Digging Into Node.js

Asynchronous readFile

Kyle Simpson

Kyle Simpson

You Don't Know JS
Digging Into Node.js

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The "Asynchronous readFile" Lesson is part of the full, Digging Into Node.js course featured in this preview video. Here's what you'd learn in this lesson:

Kyle discusses asynchronicity in Node, then modifies the call to read the file to make the call asynchronously with readFile.


Transcript from the "Asynchronous readFile" Lesson

>> Kyle Simpson: Now we're using a synchronous form of this read file, because it's really easy to use synchronous commands. But you probably know that one of the things that Node was designed to be is asynchronous everywhere at least as much as possible. That's not entirely true because from the very beginning, Node had a synchronous require, so the truth is, actually, that Node said, everything that’s not part of the startup should be asynchronous.

Well, in a command line script, everything is part of the startup, basically. So technically it doesn't matter if we stay synchronous, because the chances of you running thousands of instances of your command line script all at the same time, all against the same part of the file system, and blocking each other or whatever, the chances of that are really low.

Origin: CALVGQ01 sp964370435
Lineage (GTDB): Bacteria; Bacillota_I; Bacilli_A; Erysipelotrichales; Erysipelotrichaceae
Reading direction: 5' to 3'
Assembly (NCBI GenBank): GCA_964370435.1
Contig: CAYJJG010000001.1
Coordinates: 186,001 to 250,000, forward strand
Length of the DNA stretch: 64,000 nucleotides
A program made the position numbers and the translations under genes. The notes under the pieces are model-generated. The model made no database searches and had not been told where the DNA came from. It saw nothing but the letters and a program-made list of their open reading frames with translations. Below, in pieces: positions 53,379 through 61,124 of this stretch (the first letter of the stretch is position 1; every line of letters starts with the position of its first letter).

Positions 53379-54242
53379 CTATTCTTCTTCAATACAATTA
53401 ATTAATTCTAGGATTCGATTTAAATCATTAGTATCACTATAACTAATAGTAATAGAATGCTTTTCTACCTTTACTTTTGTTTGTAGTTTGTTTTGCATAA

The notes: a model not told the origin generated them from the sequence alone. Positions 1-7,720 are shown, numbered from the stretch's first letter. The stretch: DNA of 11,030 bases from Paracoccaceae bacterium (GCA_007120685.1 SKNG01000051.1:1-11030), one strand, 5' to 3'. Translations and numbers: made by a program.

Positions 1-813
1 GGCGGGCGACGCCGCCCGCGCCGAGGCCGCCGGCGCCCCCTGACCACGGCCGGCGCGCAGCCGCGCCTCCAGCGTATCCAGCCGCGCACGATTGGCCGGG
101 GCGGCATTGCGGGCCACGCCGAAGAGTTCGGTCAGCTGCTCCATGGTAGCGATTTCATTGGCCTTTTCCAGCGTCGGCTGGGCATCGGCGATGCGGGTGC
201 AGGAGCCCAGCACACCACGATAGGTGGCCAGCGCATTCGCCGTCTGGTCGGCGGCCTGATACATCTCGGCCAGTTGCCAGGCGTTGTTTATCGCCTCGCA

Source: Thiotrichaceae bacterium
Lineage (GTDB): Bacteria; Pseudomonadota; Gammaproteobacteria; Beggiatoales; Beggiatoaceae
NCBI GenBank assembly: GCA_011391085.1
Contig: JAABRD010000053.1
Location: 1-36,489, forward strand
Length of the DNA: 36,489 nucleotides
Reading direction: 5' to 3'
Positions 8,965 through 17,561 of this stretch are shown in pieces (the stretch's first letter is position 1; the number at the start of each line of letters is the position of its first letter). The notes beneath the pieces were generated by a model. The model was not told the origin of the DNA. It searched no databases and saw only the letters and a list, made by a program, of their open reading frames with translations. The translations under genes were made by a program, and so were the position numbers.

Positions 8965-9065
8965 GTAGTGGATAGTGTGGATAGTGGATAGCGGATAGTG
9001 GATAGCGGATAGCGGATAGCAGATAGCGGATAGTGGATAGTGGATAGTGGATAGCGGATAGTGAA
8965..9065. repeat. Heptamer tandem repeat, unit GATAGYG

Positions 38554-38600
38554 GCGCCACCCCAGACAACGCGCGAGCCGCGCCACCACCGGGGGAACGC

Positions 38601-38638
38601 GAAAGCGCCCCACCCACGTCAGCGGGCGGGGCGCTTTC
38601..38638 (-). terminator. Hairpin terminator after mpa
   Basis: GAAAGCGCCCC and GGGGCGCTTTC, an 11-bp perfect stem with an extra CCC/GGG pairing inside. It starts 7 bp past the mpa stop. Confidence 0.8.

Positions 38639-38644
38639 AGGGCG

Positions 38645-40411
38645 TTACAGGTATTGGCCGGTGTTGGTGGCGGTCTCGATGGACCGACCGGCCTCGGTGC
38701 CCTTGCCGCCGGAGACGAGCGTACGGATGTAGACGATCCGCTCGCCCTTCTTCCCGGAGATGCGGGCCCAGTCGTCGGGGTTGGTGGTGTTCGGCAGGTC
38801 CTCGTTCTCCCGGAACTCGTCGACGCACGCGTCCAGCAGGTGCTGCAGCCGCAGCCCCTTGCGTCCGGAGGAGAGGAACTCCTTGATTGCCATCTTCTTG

So it would be okay for us if we were just doing some quick and dirty scripting, to use the synchronous forms. But since we're gonna be doing lots of other things throughout the rest of the exercise, we really want to get experience with practicing asynchronous stuff. So if we take off the sync part, we're now gonna be using the asynchronous form.

And the asynchronous form of readFile expects a callback. It's not gonna give us our contents like that. It's going to expect a callback. So we can say onContents,
>> Kyle Simpson: And there's one other little nuance, which is that Node for the most part uses a standard for its callback signatures that the first parameter is always the error parameter, typically named err.

And we always need to check to make sure that there wasn't an error, so we're gonna say if(err), then we probably just want to pass that error directly along to our print error handler. But error here is gonna be another buffer, so we wanna go ahead, I mean, it's gonna be an object, so we wanna call ahead and call toString on it so that will actually print something useful for the reader.

And if it wasn't an error, then we can write out thoser contents.
>> Kyle Simpson: When we run it with an existent file, no change. But now what happens if I give it a file name that doesn't exist? Well, now we get an error message. It's not a great error message, but it does at least tell us no such file or directory, it was trying to access this file and it couldn't find it.

So it's slightly more graceful handling.

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